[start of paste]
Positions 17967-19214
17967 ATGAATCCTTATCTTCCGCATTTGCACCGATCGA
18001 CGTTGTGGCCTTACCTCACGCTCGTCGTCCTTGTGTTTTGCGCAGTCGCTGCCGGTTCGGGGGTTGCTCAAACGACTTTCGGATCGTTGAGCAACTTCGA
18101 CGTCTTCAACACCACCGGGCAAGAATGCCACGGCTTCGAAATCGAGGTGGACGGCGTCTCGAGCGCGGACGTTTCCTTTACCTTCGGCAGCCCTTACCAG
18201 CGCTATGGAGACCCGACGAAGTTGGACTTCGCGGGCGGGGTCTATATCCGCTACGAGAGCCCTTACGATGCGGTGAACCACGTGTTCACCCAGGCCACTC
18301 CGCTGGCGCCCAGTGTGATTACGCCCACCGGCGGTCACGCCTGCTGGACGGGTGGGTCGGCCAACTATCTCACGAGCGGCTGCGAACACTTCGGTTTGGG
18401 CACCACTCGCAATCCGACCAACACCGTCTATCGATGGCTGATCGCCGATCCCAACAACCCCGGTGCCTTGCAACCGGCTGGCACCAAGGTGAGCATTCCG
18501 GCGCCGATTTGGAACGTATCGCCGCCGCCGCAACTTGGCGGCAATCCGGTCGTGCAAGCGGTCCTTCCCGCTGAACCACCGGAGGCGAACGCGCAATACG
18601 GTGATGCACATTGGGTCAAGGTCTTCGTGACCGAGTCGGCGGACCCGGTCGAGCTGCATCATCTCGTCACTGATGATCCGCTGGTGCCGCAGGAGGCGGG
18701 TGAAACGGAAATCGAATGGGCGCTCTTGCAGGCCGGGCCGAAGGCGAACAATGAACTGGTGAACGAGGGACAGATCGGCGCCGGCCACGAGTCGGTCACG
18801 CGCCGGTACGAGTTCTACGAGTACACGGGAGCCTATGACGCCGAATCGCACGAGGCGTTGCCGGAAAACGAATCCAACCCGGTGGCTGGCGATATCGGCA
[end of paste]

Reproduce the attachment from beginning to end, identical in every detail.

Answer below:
Positions 17967-19214
17967 ATGAATCCTTATCTTCCGCATTTGCACCGATCGA
18001 CGTTGTGGCCTTACCTCACGCTCGTCGTCCTTGTGTTTTGCGCAGTCGCTGCCGGTTCGGGGGTTGCTCAAACGACTTTCGGATCGTTGAGCAACTTCGA
18101 CGTCTTCAACACCACCGGGCAAGAATGCCACGGCTTCGAAATCGAGGTGGACGGCGTCTCGAGCGCGGACGTTTCCTTTACCTTCGGCAGCCCTTACCAG
18201 CGCTATGGAGACCCGACGAAGTTGGACTTCGCGGGCGGGGTCTATATCCGCTACGAGAGCCCTTACGATGCGGTGAACCACGTGTTCACCCAGGCCACTC
18301 CGCTGGCGCCCAGTGTGATTACGCCCACCGGCGGTCACGCCTGCTGGACGGGTGGGTCGGCCAACTATCTCACGAGCGGCTGCGAACACTTCGGTTTGGG
18401 CACCACTCGCAATCCGACCAACACCGTCTATCGATGGCTGATCGCCGATCCCAACAACCCCGGTGCCTTGCAACCGGCTGGCACCAAGGTGAGCATTCCG
18501 GCGCCGATTTGGAACGTATCGCCGCCGCCGCAACTTGGCGGCAATCCGGTCGTGCAAGCGGTCCTTCCCGCTGAACCACCGGAGGCGAACGCGCAATACG
18601 GTGATGCACATTGGGTCAAGGTCTTCGTGACCGAGTCGGCGGACCCGGTCGAGCTGCATCATCTCGTCACTGATGATCCGCTGGTGCCGCAGGAGGCGGG
18701 TGAAACGGAAATCGAATGGGCGCTCTTGCAGGCCGGGCCGAAGGCGAACAATGAACTGGTGAACGAGGGACAGATCGGCGCCGGCCACGAGTCGGTCACG
18801 CGCCGGTACGAGTTCTACGAGTACACGGGAGCCTATGACGCCGAATCGCACGAGGCGTTGCCGGAAAACGAATCCAACCCGGTGGCTGGCGATATCGGCA